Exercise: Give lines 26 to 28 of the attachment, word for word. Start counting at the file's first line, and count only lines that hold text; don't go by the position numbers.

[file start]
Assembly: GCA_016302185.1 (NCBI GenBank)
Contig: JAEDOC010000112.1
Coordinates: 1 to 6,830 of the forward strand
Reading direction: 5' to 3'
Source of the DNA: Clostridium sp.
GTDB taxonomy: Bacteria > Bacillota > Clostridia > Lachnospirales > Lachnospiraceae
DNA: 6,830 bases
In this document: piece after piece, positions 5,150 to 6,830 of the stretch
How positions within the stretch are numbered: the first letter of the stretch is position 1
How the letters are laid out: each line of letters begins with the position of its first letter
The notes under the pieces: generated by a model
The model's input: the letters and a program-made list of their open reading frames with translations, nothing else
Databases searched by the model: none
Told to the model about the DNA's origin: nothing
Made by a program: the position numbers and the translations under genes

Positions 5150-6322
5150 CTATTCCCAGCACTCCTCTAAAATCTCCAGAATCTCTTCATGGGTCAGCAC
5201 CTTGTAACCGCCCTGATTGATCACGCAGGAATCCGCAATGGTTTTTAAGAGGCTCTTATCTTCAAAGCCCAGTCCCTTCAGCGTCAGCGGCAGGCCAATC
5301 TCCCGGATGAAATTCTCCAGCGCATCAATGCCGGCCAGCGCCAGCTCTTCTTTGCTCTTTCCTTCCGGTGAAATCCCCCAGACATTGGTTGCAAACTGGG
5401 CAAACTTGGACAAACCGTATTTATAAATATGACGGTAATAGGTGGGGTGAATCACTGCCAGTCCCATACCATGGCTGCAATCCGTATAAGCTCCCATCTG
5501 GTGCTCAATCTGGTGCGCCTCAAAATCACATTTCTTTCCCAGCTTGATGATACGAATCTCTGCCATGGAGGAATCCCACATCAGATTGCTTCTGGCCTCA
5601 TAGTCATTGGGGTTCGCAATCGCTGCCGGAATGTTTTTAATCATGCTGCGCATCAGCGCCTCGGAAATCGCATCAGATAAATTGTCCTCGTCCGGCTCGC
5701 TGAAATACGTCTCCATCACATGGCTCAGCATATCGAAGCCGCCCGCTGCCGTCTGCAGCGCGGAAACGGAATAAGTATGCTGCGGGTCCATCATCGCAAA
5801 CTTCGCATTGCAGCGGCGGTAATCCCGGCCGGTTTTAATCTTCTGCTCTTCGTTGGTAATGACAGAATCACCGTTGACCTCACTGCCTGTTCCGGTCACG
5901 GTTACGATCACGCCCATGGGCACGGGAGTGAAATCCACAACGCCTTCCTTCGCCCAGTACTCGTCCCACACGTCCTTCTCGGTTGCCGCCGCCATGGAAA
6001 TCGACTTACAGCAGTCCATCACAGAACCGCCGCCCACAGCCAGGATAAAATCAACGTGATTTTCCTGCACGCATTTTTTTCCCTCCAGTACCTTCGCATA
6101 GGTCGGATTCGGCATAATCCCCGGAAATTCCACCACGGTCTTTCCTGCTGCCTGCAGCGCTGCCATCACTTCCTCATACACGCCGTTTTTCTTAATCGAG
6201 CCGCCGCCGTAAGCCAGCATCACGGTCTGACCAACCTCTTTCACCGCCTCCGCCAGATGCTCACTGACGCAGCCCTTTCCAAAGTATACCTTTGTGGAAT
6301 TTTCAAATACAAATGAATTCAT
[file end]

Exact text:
6001 TCGACTTACAGCAGTCCATCACAGAACCGCCGCCCACAGCCAGGATAAAATCAACGTGATTTTCCTGCACGCATTTTTTTCCCTCCAGTACCTTCGCATA
6101 GGTCGGATTCGGCATAATCCCCGGAAATTCCACCACGGTCTTTCCTGCTGCCTGCAGCGCTGCCATCACTTCCTCATACACGCCGTTTTTCTTAATCGAG
6201 CCGCCGCCGTAAGCCAGCATCACGGTCTGACCAACCTCTTTCACCGCCTCCGCCAGATGCTCACTGACGCAGCCCTTTCCAAAGTATACCTTTGTGGAAT